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black rock text logo on a black backround with the words"what is blackrock" atthe top
(Image: Archi Banal/Getty)

PoliticsAugust 8, 2023

What is BlackRock and why is it investing in New Zealand?

black rock text logo on a black backround with the words"what is blackrock" atthe top
(Image: Archi Banal/Getty)

One of the world’s biggest investment firms is partnering with the New Zealand government to create a $2bn climate infrastructure fund. What’s all that about?

BlackRock. BlackRock. BlackRock…. The more I say it, the less it makes sense. 

That happens to a lot of people. It’s called semantic satiation. BlackRock is a very successful financial investment company, managing trillions of dollars of investment money. 

And I, a humble news consumer from New Zealand, am hearing about this because…?

Because the government has just announced a $2bn investment fund, in partnership with BlackRock, to support renewable energy infrastructure. Through the company’s institutional investors – this money isn’t coming from BlackRock itself but the many institutions that have given it cash to manage – the goal is to make 100% of New Zealand’s electricity renewably generated. At the moment, most of our power comes from hydroelectricity as well as wind farms and solar power, but the grid is topped up by coal. Energy for industrial processes, like turning milk into milk powder and making steel, still uses fossil fuels, and our transport system largely runs on fossil fuels despite the growing fleet of electric vehicles. The government has set an “aspirational” goal of having 100% renewable electricity by 2030

The goal is for the initial $2bn to be accelerated by investment from Crown companies and agencies – maybe including the superannuation fund – as well as investments from the private sector to innovate and accelerate decarbonisation. 

a white man wearing a light teal tie speaking with his mouth open against a black background
Prime minister Chris Hipkins (Photo: Marty Melville/AFP via Getty Images)

Innovation and acceleration, gotcha. I read those words in articles about businesses all the time. But why work with BlackRock? 

Larry Fink, BlackRock’s billionaire owner, likes talking about the environment. He’s been explicit about wanting to invest in businesses with “ESG” (environmental, social and corporate governance) for years, and has said that given the inevitability of climate change, investing in technology that is prepared for the future is good business. This has included pushing other companies to include climate change risks in their disclosures and writing letters to CEOs and governance boards. Fink has described himself as believing in “conscientious capitalism”, using economic measures to improve environmental and social outcomes.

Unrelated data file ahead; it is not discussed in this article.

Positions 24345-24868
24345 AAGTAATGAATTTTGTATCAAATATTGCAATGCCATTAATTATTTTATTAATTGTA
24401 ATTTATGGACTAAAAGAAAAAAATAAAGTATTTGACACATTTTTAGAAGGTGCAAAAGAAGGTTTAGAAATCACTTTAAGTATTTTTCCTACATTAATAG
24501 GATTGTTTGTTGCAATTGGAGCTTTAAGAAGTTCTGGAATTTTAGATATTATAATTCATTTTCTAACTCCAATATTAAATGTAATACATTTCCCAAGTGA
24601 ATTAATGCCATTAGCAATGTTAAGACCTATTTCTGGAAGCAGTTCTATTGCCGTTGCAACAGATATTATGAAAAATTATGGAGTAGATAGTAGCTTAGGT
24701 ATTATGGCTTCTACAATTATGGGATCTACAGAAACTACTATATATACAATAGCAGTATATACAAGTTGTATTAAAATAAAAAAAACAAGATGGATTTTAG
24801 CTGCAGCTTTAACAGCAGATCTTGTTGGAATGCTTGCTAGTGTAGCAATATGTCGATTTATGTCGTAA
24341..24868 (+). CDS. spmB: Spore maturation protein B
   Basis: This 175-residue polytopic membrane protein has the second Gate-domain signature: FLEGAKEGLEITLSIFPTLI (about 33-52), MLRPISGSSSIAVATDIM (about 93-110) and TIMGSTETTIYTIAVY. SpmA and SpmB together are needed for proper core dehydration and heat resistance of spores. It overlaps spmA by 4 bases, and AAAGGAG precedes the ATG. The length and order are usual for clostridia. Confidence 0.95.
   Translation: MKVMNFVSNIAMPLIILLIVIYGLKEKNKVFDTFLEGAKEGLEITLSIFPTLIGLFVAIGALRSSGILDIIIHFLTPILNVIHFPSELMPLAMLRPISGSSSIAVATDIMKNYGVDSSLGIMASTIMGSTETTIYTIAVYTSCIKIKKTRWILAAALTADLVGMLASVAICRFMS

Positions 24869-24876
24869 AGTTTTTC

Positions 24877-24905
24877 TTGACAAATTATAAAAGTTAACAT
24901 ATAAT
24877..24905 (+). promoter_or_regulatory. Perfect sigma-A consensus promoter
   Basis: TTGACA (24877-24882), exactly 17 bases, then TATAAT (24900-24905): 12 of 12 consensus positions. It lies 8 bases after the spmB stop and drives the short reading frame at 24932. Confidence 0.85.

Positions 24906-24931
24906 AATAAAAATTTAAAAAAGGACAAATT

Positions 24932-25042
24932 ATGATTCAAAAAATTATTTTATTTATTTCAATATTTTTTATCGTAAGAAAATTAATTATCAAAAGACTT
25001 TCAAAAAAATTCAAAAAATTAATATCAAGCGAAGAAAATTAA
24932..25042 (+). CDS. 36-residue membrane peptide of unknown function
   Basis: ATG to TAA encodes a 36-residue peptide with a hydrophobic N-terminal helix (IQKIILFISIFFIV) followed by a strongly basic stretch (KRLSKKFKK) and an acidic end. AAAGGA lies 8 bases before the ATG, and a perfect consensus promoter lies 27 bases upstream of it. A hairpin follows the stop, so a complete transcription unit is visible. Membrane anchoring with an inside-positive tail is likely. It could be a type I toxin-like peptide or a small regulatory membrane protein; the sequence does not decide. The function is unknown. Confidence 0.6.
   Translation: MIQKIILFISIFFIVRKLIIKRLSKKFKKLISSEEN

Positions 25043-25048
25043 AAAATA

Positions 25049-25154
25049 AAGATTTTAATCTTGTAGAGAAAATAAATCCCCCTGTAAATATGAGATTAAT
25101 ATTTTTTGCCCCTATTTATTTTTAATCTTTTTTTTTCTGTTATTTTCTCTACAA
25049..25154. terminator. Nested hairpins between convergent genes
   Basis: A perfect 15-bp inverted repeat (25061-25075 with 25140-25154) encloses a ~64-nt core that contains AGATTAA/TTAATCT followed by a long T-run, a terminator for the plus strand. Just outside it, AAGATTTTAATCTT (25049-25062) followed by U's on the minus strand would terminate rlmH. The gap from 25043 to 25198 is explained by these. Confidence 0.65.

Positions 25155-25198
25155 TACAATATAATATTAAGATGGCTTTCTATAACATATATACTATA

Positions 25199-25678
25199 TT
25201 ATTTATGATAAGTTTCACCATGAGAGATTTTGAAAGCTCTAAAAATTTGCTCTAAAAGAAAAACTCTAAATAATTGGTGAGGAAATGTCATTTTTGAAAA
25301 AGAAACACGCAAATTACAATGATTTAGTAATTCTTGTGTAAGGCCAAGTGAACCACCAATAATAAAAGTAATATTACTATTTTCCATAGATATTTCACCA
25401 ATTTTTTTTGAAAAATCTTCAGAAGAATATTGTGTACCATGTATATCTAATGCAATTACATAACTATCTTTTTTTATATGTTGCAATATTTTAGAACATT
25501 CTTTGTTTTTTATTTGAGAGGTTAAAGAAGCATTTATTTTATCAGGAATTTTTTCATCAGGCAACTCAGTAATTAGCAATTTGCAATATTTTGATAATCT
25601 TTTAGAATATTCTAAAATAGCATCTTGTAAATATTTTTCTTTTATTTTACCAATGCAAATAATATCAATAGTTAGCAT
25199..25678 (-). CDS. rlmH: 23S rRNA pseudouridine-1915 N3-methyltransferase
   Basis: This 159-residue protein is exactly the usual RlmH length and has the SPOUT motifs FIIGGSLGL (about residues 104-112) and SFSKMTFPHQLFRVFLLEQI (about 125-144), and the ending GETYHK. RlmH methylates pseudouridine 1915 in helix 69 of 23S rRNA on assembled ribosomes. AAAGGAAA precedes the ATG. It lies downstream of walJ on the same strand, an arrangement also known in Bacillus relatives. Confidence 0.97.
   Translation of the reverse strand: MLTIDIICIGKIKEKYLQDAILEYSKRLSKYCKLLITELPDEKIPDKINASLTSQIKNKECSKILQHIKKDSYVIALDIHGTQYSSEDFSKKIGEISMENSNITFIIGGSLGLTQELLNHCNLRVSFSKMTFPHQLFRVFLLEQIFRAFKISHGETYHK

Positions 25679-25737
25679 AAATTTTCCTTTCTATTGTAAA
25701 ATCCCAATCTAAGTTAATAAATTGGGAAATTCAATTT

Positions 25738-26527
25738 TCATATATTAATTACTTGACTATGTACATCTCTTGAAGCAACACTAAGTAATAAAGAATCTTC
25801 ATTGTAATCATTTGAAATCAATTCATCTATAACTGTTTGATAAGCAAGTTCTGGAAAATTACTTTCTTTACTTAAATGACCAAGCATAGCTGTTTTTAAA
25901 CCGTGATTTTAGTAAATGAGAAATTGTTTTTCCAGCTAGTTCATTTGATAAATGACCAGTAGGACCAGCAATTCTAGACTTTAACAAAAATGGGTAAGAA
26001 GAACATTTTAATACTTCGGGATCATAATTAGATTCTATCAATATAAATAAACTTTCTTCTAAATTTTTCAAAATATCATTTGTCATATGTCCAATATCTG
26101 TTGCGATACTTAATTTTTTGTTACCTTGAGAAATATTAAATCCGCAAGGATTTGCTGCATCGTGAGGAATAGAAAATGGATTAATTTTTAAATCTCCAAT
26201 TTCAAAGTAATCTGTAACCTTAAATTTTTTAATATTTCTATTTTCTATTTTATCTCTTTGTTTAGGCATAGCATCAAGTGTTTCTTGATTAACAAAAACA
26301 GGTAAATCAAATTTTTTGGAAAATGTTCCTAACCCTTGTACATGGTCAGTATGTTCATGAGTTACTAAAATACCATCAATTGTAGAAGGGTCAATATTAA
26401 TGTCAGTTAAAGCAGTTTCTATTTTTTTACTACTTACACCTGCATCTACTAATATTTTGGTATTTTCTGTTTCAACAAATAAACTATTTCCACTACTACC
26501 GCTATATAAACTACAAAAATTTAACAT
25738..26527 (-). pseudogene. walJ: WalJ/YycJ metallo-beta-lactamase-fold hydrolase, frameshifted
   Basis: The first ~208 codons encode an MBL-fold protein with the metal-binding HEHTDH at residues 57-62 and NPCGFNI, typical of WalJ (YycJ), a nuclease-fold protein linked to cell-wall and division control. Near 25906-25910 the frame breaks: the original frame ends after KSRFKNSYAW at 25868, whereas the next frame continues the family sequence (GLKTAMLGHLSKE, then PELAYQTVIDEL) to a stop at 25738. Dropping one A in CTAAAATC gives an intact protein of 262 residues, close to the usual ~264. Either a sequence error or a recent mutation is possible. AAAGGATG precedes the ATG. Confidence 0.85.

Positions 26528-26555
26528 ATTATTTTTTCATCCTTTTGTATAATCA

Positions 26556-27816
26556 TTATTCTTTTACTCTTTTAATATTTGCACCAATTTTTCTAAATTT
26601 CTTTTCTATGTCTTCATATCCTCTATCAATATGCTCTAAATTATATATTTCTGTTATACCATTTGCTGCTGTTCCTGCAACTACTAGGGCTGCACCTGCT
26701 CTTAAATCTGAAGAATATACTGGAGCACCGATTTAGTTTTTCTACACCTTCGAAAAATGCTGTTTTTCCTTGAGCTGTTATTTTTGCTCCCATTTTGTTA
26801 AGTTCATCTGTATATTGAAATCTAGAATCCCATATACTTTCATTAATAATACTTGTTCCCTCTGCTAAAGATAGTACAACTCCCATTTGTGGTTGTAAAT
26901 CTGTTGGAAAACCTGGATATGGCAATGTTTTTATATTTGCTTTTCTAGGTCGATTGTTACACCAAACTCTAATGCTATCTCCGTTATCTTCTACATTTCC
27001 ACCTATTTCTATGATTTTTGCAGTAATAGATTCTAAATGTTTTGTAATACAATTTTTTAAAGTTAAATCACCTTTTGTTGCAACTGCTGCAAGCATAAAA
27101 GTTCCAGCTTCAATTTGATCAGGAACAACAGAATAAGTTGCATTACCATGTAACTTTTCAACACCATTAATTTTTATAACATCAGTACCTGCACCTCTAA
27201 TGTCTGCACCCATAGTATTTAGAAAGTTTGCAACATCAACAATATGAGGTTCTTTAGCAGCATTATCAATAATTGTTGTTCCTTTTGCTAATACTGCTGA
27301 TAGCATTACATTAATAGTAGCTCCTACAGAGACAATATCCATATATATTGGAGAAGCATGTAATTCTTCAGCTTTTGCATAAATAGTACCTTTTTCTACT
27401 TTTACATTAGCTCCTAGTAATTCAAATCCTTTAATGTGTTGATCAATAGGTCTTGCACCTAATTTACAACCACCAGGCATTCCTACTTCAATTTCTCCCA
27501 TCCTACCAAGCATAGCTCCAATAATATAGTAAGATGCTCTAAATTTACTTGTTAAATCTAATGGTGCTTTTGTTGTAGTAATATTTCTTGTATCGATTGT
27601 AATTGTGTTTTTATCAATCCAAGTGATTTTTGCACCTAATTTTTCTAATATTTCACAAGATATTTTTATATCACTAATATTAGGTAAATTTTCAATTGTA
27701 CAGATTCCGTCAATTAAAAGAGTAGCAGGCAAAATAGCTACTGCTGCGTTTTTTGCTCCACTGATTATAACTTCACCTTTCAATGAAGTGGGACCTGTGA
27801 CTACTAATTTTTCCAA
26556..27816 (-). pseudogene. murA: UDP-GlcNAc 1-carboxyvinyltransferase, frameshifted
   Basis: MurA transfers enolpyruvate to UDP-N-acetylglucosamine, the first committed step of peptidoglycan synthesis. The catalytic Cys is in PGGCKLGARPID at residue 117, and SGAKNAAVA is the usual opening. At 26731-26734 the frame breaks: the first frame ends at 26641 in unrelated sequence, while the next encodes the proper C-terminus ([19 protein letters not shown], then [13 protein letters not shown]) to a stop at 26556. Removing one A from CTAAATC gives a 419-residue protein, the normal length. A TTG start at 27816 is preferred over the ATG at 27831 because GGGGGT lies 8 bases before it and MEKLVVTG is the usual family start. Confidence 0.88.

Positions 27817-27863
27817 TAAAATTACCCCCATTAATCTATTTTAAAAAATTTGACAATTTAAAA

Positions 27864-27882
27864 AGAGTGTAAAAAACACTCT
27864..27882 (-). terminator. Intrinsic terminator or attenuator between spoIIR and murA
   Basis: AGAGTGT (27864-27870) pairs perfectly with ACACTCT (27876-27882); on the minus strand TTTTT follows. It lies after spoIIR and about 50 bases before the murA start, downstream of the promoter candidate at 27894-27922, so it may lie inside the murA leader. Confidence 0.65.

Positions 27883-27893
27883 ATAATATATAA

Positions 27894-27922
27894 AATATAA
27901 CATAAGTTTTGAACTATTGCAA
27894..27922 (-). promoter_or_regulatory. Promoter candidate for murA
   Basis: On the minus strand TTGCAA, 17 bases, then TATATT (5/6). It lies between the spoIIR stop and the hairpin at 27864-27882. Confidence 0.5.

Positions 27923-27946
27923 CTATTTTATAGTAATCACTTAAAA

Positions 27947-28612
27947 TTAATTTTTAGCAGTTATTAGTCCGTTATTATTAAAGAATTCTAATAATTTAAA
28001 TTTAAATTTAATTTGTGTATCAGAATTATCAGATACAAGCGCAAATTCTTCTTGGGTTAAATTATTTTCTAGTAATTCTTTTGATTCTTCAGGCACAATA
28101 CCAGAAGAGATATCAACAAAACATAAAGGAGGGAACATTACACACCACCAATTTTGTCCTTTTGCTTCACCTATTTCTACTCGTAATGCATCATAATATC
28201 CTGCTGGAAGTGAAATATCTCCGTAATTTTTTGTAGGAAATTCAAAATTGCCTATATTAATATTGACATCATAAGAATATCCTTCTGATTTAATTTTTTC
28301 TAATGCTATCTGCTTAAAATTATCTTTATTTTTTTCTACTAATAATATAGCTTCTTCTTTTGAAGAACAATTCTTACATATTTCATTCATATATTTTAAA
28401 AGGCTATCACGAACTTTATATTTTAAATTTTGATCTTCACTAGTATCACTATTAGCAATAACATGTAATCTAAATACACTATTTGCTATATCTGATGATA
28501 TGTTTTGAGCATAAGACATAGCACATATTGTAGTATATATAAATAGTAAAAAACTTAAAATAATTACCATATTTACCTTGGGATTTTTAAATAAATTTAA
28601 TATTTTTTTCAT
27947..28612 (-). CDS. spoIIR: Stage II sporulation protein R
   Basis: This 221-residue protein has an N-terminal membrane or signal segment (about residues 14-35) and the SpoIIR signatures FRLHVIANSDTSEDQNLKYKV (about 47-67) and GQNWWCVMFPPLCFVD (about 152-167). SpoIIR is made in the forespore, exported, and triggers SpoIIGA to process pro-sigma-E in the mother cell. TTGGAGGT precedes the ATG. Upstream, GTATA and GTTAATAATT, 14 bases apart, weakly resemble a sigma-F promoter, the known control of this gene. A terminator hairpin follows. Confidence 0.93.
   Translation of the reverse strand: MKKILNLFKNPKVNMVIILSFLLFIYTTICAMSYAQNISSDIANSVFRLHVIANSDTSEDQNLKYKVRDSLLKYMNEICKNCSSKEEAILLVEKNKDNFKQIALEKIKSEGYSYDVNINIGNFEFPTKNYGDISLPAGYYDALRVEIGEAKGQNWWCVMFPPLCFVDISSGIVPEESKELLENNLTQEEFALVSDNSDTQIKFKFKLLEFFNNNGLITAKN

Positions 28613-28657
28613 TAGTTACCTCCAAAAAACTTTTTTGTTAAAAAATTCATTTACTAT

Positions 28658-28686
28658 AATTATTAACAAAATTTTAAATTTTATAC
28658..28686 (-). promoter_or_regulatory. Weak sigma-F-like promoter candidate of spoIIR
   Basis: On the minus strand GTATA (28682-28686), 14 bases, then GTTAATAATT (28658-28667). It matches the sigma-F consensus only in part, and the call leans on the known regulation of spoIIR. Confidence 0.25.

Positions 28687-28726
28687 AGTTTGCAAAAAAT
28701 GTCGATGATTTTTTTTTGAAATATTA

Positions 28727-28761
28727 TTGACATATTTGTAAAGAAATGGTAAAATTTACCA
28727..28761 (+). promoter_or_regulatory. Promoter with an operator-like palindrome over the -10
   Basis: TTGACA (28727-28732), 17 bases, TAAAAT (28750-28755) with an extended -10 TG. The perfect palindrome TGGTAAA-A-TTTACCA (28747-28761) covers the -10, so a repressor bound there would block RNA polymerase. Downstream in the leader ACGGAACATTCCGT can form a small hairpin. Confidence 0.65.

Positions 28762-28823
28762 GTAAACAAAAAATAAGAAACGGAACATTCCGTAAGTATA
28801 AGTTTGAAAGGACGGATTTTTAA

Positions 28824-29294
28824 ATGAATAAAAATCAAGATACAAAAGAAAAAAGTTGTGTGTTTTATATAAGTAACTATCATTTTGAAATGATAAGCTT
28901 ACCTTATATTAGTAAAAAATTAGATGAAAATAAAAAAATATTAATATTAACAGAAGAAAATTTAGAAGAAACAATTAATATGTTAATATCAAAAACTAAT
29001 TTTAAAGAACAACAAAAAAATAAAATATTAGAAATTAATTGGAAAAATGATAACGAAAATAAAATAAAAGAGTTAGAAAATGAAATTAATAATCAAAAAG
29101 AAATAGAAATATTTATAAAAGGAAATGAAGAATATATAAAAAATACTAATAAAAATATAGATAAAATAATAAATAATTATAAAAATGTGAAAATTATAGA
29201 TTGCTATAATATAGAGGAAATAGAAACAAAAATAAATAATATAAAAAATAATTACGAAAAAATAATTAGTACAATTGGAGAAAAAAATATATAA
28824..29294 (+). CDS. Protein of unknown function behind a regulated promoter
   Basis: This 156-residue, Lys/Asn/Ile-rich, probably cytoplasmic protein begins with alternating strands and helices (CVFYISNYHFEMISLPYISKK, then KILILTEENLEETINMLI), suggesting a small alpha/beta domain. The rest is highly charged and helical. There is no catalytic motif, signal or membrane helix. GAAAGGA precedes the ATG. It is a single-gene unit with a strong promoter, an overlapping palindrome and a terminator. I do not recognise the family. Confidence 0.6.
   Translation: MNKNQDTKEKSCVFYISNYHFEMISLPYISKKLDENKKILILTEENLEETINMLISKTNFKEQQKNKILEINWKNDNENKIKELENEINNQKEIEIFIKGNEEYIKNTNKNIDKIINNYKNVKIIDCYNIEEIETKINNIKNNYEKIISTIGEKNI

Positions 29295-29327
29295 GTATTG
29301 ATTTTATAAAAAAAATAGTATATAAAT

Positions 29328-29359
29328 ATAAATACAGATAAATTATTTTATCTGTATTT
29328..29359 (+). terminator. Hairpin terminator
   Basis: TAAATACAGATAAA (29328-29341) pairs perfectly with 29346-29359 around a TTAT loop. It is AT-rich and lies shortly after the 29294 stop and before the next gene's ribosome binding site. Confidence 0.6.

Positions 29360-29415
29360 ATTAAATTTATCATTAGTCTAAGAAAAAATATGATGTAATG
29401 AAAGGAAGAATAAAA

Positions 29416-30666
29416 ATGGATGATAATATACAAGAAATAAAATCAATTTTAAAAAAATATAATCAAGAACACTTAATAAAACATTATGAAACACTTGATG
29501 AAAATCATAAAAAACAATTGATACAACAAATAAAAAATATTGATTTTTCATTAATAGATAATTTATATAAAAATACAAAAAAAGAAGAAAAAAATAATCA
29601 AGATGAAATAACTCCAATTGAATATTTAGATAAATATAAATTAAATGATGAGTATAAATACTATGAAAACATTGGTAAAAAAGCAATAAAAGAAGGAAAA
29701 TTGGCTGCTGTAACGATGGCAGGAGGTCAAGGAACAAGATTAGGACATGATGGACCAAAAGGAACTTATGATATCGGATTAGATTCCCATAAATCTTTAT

So he’s a… good billionaire?

BlackRock is trying to put its $10 trillion of managed assets where Larry Fink’s mouth is. For instance, it has said that the fund will no longer invest in companies which make more than 25% of their profit from coal generation, and declares climate and social risks openly. However, this approach has been criticised: the company is still friendly to oil companies and has directed millions of dollars from its ESG funds into fossil fuel companies. It has been accused of hypocrisy and greenwashing

There are also doubts about other aspects of the company’s stated ethical values. BlackRock has huge amounts of international investments, including in India and China. Its Chinese investments are currently being investigated by a congressional select committee in the US, which alleges they have profited from companies that make weapons for the Chinese military and are connected to human rights abuses. Chris Hipkins did not answer questions about BlackRock’s links to the Chinese military at the announcement this morning. The company also has funds which invest in defence technology used in other parts of the world, including major defence contractor Lockheed Martin

green water and a big curving dam with a cascade of water trickling through it
The Waitaki Hydro Station in Otago (Photo: Getty Images)

My main way of understanding investments is through my Sharesies account. But it must be different when it involves billions of dollars? 

That would be correct. As the biggest investment manager in the world, BlackRock is massively influential. It’s been categorised as a “shadow bank” – a financial institution that provides bank-like services, like loans and credits, but doesn’t meet the same criteria or require the same regulation that commercial banks get. Financial intermediaries like this, which were exchanging loans irresponsibly, were part of the system that created the mortgage crisis that triggered the global financial crisis in 2007-8. The non-banking finance sector is still in full swing, and according to some, remains vulnerable to a market failure. 

While BlackRock is the world’s biggest investment manager, it’s hardly unique in how it operates – there are many other institutions like it, operating somewhat behind the scenes of the businesses that make it to the news more frequently. 

What’s the nature of BlackRock’s arrangement with New Zealand? 

This is the first country-specific renewable investment that BlackRock has made; it indicates that the company is expecting renewable energy in New Zealand to increase, and increase profitably. The investment, through its climate infrastructure franchise, follows BlackRock’s pre-existing investment of $100m into the NZ energy sector through company SolarZero in 2022. As an investment, it means that BlackRock is expecting a return on this money – it’s not a free gift. Making the announcement in Auckland this morning, Hipkins, energy minister Megan Woods and BlackRock executives were high on enthusiasm and low on details or timelines. Hopefully we’ll get those soon.

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